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Zipaquira

Salt cathedral near bogota

overcast 54 °F

Adam thinks we must have been moles in our previous lives as things pertaining to the underground seem to call out to us. Thus a visit to the salt mines and cathedral in Zipaquira became something we just couldn't miss out on. The trip began lazily, as you might have guessed, but by noon we suddenly had three people joining us that we had just met mere minutes ago from our hostel. A peppy Brazilian and two shy teenagers from Copenhagen were by our side for a trip to the salt mines.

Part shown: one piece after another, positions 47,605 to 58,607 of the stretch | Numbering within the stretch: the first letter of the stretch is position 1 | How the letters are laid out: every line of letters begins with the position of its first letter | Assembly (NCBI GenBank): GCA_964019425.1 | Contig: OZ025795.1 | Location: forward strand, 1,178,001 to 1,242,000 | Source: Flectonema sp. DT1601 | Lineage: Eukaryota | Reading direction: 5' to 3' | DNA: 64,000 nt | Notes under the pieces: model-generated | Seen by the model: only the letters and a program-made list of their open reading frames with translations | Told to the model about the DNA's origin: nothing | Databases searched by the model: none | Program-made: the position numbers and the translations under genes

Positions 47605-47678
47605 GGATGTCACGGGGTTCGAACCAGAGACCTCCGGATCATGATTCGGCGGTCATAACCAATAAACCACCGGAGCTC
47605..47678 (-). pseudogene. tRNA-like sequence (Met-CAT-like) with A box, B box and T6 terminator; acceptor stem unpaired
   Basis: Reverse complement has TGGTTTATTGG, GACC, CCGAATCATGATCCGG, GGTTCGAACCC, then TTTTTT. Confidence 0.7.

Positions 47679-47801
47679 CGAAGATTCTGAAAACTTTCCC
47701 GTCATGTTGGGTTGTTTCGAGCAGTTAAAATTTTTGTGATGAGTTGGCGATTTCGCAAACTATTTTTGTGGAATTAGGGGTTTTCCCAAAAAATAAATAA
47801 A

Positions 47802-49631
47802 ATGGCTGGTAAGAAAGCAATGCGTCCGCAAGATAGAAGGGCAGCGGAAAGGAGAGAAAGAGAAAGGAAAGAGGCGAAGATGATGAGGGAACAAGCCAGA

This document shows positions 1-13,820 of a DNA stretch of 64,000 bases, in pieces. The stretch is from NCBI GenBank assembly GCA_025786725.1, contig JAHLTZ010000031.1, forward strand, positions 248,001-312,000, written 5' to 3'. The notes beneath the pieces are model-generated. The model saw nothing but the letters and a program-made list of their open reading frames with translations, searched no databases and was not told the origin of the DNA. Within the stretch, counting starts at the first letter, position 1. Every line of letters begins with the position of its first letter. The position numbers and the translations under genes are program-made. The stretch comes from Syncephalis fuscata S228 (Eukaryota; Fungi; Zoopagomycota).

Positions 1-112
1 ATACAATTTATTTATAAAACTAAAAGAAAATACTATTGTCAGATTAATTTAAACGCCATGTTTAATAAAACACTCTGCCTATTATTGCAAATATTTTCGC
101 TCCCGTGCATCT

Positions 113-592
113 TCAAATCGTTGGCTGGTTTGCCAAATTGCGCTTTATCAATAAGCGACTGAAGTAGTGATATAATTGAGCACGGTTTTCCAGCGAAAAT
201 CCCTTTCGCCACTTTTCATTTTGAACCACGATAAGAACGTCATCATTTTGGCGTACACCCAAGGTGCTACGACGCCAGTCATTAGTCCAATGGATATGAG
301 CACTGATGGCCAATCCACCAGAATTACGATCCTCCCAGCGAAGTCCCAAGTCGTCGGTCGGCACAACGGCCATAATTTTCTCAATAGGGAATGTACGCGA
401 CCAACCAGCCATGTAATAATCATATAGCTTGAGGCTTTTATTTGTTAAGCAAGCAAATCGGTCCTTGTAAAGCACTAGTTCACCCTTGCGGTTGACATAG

Bogota as a city is easily navigable, north and south streets have a numbering system making it impossible to get lost. We caught the new transmilenio bus from las aguas down the street from our hostel and for about 60 cents you can ride it all the way to the end of the line where the outside buses are ready to wisk you away to wherever you wish to go outside of bogota. The transmileno has it's own lanes, operating more like a subway system than a bus. It took us about an hour to go through Bogota to Portal Norte where we caught the little bus to Zipaquira. When we arrived into Zipaquira, we found a sleepy town with many shops closed. We walked up, found a little place that served us the set lunch. For about $2 we lunched on fried chicken, beans, carrot salad, rice, plantain, and lentil soup with freshly made quava juice- what a deal! These set lunches are found everywhere, i guess as a way to provide a nutritious and inexpensive meal to students, the working world, and now budget travelers.